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Making the most of Messages
Lauren Lentini

Here’s a staggering statistic: “Mobile email will account for 24 to 77% of email opens, depending on your target audience, product and email type,” according to eMailmonday. That means, if you want your messaging campaign to succeed, you have to think about your mobile users. But you can’t afford to forget about your desktop readers, either. Fortunately, Messages makes it easy to accommodate both!

I’ve been digging through articles from some of the biggest names in email marketing, to see how their advice translates to Messages. Here’s what I’ve found.

Email width

“We recommend that you keep your email’s maximum width close to 600px. This width should give you plenty of space for content and will fit nicely on most web and desktop clients,” says Email on Acid.

Your message width is easy to manage in the template and message editor on the Settings tab. Use the slider under “Content area width” to increase or decrease the width of the message. You can stick to 600px, or go all the way up to 900px for some wide-screen viewing (if you really want to).

Set content area width on message editor settings

Personalized subject line

According to Campaign Monitor, “Emails with personalized subject lines are 26% more likely to be opened.”

With Messages, you can easily personalize your subject line on the Message Details screen. Just use the “First Name” and/or “Last Name” buttons below the subject line input field on the Message Details screen.

Use personalization on message subject line


MailChimp points out, “Autoplay and click-to-play media won't play in an inbox unless your subscriber's email client supports HTML5 <video> and <audio> tags. Only one major email client, Apple Mail, supports these tags, so it's best to avoid embedded media and consider an alternative.”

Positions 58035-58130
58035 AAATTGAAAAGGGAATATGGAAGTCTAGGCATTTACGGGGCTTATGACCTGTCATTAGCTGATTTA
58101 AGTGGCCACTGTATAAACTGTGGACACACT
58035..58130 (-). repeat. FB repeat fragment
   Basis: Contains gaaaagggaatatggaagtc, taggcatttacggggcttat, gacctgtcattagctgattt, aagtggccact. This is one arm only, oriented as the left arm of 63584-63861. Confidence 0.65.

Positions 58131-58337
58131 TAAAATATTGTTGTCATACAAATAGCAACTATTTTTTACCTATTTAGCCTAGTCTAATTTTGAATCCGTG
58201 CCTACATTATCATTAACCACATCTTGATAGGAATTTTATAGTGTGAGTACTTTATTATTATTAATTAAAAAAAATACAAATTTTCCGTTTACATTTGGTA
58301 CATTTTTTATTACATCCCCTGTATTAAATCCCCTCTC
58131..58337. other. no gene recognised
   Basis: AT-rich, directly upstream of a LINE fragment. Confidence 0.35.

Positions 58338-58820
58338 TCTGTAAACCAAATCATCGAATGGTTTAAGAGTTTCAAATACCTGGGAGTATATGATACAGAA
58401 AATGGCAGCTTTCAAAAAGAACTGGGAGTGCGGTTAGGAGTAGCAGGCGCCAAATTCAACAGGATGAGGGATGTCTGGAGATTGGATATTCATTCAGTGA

Messages has an innovative solution to this issue. If you have a Vimeo or YouTube video you want to include in a message, add a “Video” block to your content area. Then paste in the video URL, and Messages will automatically insert the video thumbnail and overlay a “play” icon for you. What’s more, you can customize the play icon! It won’t play in the email itself, but it’s an easy, attractive way to link out to the video.

Add video URL and customize play button in messages editor

White space

Another recommendation from Campaign Monitor: “Adding ample white space around the elements in your email encourages click-throughs by separating them visually from other elements in your email and helping focus the reader’s attention on them at the right time.”

Have you tried adding columns to your message and then leaving them blank? It looks a little funny in the editing interface, but it’s an easy way to add white space around a button, for example. And when users are viewing it on a mobile device, those empty columns collapse away to nothing!

Insert button in empty third column to center

Limiting mobile version

Mailbakery advises putting your most important call to action above the fold, and even limiting the content that you include on the mobile version. “If your emails are typically full of products and offers, consider limiting their number for the mobile version. Remember, your desktop assortment doesn’t have to match the one on mobile. Think about user experience on mobile and what’s optimal for it,” they say.